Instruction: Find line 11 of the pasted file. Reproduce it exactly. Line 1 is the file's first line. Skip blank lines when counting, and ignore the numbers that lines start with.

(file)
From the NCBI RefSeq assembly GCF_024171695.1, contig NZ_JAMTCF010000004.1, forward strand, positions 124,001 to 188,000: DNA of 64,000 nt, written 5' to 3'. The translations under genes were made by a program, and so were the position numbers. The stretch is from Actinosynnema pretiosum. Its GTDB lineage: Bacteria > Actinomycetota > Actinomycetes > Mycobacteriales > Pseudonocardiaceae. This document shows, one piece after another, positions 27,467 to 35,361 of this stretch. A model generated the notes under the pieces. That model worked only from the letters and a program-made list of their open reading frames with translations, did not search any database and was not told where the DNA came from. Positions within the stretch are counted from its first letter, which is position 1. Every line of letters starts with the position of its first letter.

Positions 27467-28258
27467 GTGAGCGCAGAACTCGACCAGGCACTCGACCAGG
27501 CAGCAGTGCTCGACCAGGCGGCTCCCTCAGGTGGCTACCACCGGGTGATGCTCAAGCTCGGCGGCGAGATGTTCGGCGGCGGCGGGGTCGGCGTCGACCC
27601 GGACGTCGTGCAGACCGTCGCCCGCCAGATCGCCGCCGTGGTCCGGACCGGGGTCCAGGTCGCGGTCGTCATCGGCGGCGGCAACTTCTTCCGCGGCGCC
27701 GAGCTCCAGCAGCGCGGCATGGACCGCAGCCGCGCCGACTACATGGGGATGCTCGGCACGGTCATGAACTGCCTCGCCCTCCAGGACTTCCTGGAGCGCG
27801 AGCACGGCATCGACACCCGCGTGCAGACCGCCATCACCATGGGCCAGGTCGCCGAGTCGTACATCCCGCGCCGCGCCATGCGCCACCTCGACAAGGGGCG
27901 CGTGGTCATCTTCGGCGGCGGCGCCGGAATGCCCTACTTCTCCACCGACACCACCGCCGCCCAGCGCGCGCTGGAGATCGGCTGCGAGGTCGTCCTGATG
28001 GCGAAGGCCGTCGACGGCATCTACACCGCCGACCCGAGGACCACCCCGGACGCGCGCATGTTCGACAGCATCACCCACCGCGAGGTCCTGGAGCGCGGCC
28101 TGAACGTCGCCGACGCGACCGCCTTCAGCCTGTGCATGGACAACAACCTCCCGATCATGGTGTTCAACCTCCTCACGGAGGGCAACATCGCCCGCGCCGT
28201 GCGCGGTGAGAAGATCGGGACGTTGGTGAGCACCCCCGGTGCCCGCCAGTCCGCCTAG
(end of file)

28201 GCGCGGTGAGAAGATCGGGACGTTGGTGAGCACCCCCGGTGCCCGCCAGTCCGCCTAG